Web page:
Exponent Publication Named Editor's Choice by Shape Memory and Superelasticity

Man holds heart stent

June 6, 2023

Exponent research addresses knowledge gap in Nitinol stent fatigue

A paper published by five Exponent engineers in collaboration with Fort Wayne Metals was recently named a 2022 Editor's Choice article by the editor-in-chief of research journal Shape Memory and Superelasticity.

The paper, "Fatigue, Fracture, and Crack Arrest from Bending Induced Pre-strain in Superelastic Nitinol," helps increase our understanding of the effects of high crimping-induced pre-strains on fatigue and fracture in superelastic Nitinol in endovascular and cardiovascular medical device applications.

The paper was published in partnership between Exponent engineers and longtime client Fort Wayne Metals. Exponent's Louis Malito, Paul Briant, Matthew Bowers, Sarah Easley, and Brad James collaborated with Fort Wayne Metals research and development director Jeremy Schaffer on the paper's research and experimental design.   

"We are pleased to be recognized by Shape Memory and Superelasticity and to be able to contribute to the collective knowledge of medical device materials performance alongside Fort Wayne Metals," said Paul Briant, Exponent principal engineer and mechanical engineering practice director. "This is what combining the work of materials and mechanical engineers is all about."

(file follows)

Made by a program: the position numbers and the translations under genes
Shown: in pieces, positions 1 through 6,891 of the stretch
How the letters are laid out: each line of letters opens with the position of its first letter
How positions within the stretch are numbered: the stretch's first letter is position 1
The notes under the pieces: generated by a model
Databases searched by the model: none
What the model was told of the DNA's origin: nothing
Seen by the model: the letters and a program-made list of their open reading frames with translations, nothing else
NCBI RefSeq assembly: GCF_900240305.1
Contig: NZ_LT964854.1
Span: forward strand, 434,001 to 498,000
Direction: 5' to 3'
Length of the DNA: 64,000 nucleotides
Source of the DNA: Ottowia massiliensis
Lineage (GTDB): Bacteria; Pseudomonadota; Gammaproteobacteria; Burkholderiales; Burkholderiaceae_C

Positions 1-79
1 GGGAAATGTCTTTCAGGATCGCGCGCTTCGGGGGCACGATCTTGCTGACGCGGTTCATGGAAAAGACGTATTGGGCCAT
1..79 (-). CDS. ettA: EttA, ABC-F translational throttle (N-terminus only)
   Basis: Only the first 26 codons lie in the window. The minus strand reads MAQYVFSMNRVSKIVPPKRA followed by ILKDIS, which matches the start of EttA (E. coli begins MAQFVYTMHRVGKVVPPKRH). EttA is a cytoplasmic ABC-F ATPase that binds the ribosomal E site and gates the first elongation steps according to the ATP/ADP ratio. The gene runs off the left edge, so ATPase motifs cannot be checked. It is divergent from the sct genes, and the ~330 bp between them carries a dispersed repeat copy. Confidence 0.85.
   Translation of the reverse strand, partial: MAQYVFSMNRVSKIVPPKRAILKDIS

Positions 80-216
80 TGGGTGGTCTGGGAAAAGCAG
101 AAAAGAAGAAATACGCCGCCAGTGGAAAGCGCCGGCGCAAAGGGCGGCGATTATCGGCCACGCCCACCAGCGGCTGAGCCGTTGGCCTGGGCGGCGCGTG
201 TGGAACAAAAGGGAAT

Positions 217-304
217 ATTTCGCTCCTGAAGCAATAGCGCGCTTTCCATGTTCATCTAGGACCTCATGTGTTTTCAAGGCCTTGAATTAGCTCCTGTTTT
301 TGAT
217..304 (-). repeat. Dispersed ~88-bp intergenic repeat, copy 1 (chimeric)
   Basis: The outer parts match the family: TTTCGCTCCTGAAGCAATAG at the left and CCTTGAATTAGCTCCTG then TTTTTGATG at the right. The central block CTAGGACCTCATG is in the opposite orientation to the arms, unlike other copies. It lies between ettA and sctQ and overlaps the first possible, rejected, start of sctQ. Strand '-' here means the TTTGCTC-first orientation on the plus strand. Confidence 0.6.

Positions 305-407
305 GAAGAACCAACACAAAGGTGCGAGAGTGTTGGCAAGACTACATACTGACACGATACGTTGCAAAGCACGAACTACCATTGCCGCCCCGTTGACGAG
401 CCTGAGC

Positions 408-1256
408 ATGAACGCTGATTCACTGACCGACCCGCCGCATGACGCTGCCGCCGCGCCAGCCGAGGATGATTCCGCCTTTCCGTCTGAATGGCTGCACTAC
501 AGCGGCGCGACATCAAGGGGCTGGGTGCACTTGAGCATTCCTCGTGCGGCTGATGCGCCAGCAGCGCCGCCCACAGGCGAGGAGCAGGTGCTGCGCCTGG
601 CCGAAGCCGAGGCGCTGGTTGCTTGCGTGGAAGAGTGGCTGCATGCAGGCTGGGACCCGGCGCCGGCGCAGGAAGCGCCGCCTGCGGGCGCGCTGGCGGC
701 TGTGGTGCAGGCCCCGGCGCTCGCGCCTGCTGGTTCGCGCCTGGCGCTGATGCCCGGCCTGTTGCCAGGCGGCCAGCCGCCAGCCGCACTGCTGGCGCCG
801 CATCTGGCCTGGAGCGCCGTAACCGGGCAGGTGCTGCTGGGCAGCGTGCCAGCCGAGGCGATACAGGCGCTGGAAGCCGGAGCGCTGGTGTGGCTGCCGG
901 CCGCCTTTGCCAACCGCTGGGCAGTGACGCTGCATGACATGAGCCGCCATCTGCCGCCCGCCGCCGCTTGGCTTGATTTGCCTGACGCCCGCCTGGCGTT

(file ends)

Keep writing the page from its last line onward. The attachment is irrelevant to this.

As a critical material for medical device applications, superelastic Nitinol devices are self-expanding and hold their shape in blood vessels across a service lifetime of hundreds of millions of fatigue cycles in the vascular environment. In stents and other medical devices, Nitinol undergoes the highest bending stress/strain during crimping onto the catheter for device delivery.  

This study sought to better understand the effects of bending induced crimp/pre-strain on Nitinol fatigue behavior in a scenario that can occur in vascular devices.

To learn more about the article, click here